Chicago has been truly blessed with two of the most singular and innovative jazz vocalists. One, Kurt Elling, has been rightly fêted as the most accomplished male vocalist of his generation. The other, Patricia Barber, has carved out a formidable reputation among jazz cognoscenti, but has yet to reach that bigger audience in the same way that say Diana Krall has. On this latest set, her ability to deliver supremely well crafted, incredibly witty, poetic and often complex lyrics into deeply melodic songs is undiminished and this is indeed her trademark. Retaining the quartet format including guitar which has accompanied most of her career (though with a relatively new set of musicians featuring the excellent John Kregor on guitar), Barber’s subtle approach and understated vocal delivery is as strong as ever and is typfied by the opener ‘Code cool’. For new listeners, if the style takes a little time to digest, then it does enter the subconscious on a longer-term basis and once hooked, you will be forever smitten. Patricia Barber marked herself out as a left-field singer in the 1990s with her chilling take on Sonny Bono’s ‘The beat goes on’ and on the dreamy downtempo number ‘The Swim’ she excels on a song that floats along effortlessly and represents a superior late evening listening experience. The singer’s love of Brazilian music and of Elis Regina in particular invariably creeps into at least one number and here it surfaces in the bossa-infused guitar piece ‘Red Shift’ which is one of the album’s highlights. However, the true beauty of Barber’s voice is probably heard to best effect on ballads and on ‘Spring Song’ it is precisely this aspect of her craft that takes centre stage with fine piano and bass interplay between the vocalist and bassist Larry Kohut. Elsewhere, guitarist Kregor engages in some Methenyesque licks on the forward thinking title track. A welcome addition is the inclusion of a piano trio instrumental ‘Bashful’ that has a rapid flow to it and there is just the faintest hint of Les McCann at one point.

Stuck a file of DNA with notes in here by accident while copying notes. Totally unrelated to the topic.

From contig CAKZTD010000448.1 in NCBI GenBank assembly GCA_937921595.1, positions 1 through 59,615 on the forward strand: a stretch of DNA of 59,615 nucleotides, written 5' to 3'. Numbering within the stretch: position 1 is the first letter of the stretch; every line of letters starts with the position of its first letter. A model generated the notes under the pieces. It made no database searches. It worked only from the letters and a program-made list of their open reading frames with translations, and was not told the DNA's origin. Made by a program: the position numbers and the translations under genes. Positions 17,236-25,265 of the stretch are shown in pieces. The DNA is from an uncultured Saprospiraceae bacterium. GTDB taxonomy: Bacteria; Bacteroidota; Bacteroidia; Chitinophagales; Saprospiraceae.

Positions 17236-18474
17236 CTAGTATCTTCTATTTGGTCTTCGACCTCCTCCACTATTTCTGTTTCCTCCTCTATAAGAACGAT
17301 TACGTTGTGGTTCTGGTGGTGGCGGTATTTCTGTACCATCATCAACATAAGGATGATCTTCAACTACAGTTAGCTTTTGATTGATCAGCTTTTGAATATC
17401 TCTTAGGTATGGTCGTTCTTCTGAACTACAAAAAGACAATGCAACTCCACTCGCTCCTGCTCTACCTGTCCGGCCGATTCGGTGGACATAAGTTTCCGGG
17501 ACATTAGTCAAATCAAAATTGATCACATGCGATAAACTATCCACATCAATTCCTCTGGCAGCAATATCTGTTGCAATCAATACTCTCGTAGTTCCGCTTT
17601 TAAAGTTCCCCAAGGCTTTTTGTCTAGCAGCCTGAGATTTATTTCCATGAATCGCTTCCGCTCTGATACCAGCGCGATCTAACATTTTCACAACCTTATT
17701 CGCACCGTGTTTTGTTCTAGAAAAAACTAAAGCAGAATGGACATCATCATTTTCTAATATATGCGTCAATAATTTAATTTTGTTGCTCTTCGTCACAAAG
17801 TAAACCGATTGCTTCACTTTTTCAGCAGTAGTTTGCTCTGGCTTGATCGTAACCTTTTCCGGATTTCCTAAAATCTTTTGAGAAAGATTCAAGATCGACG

Patricia Barber deserves to be heard on wider scale and with this exciting new formation, a long awaited UK tour would be an enticing prospect. Failing that an extended live set with the new quartet at the Green Mill in her native Chicago would be a most tempting alternative.